|Main Star Count||8|
|Messier Deep Space Object Count||0|
|*Non-Messier Deep Space Object Count||0|
|Bordering / Neighbouring / Surrounding Constellations||Scorpius|
*Note: The number of Non-Messier Deep Space Object Count relates to how many are covered on this site not how many there are.
The map was generated using Night Vision, an awesome free application by Brian Simpson.
|Star||Distance (Lt. Yrs.)||Exoplanet Count||Declination||Right Ascension|
|HD 152079||271.80||1||-46d 19` 57.8||16h 53m 29.83|
|HD 154672||211.25||1||-56d 26` 56.3||17h 10m 04.88|
|HD 154857||209.48||2||-56d 40` 50.4||17h 11m 15.63|
|HD 156411||178.72||1||-48d 32` 55.7||17h 19m 51.43|
|HIP 85523||14.81||1||-46d 53` 35.0||17h 28m 39.46|
As there's so many stars in the cosmos, not all the stars are listed here. The site has lots of stars not listed so if your star isn't listed and you know the Henry Draper or Hipparcos ID, type https://www.universeguide.com/star/ then followed by the HIPNNNNNN or HDNNNN where NNNNN is the number part of the name. The stars that I do list have either a traditional name, a bayer or other classification name.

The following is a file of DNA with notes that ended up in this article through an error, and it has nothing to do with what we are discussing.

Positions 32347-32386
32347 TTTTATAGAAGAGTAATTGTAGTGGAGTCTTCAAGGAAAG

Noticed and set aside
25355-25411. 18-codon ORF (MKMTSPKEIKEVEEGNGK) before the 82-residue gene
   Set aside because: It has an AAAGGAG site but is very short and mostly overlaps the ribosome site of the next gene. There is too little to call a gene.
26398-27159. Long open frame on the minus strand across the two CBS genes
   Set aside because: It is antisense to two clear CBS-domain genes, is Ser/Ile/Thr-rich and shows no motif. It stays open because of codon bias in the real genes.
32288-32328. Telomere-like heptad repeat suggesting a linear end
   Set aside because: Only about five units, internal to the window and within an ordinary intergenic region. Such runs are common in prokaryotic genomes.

|Star||Distance (Lt. Yrs.)||Declination||Right Ascension|
|41 G. Arae||28.71||-46d 38` 11.4||17h 19m 02.95|
|Beta Arae||645.87||-55d 31` 47.4||17h 25m 18.00|
|Cervantes||50.59||-51d 50` 00.9||17h 44m 08.72|
|Choo||267.35||-49d 52` 33.5||17h 31m 50.52|
|Delta Arae||197.91||-60d 41` 01.0||17h 31m 05.98|
|Epsilon1 Arae||360.80||-53d 09` 37.8||16h 59m 35.05|
|Epsilon2 Arae||88.80||-53d 14` 11.9||17h 03m 08.71|
|Eta Arae||299.23||-59d 02` 28.7||16h 49m 47.11|
|Gamma Arae||1113.19||-56d 22` 39.7||17h 25m 23.66|
|HR 6384||1538.51||-56d 53` 18.6||17h 14m 13.40|
|Iota Arae||934.57||-47d 28` 05.4||17h 23m 16.08|
|Kappa Arae||455.54||-50d 38` 00.7||17h 26m 00.03|
|Lambda Arae||69.96||-49d 24` 54.6||17h 40m 23.73|
|Nu2 Arae||508.84||-53d 07` 49.0||17h 51m 11.03|
|Pi Arae||145.35||-54d 30` 00.3||17h 38m 05.57|
|R Arae||404.67||-56d 59` 39.8||16h 39m 44.74|
|Rho1 Arae||644.59||-50d 40` 29.2||16h 56m 08.85|
|Rho2 Arae||519.37||-50d 38` 27.9||16h 58m 17.95|
|Sigma Arae||378.38||-46d 30` 20.1||17h 35m 39.61|
|Theta Arae||813.37||-50d 05` 29.2||18h 06m 37.88|
|V535 Arae||381.48||-56d 49` 16.9||17h 38m 05.63|
|V539 Arae||988.37||-53d 36` 44.6||17h 50m 28.39|
|V626 Arae||1203.55||-50d 30` 38.4||17h 42m 03.62|
|V828 Arae||1405.88||-58d 57` 29.6||17h 01m 47.39|
|V854 Arae||1113.19||-48d 52` 24.2||17h 11m 38.67|
|V862 Arae||1832.38||-56d 55` 15.4||17h 31m 23.28|
|V872 Arae||161.15||-51d 28` 42.9||16h 40m 44.39|
|Westerlund 1-26||-45d 50' 36.76||16h 47m 05.40|
|Zeta Arae||486.09||-55d 59` 24.2||16h 58m 37.23|
|K||Light Orange Star 3,700 - 5,200k||221|
|G||Yellow 5,200 - 6,000k||208|
|F||Yellow-White 6,000 - 7,500k||189|
|B||Blue-White 10,500 - 30,000k||147|
|A||White 7,500 - 10,000k||104|
|M||Red Dwarf Star <3,700k||45|
|O||Blue Star >33,000k||5|
|Ib||Less Luminous Supergiant||14|
|Iab||Intermediate Luminous Supergiant||7|
|VI||VI Type Sub-Dwarf Star||1|
|C||C-Type Carbon Star||2|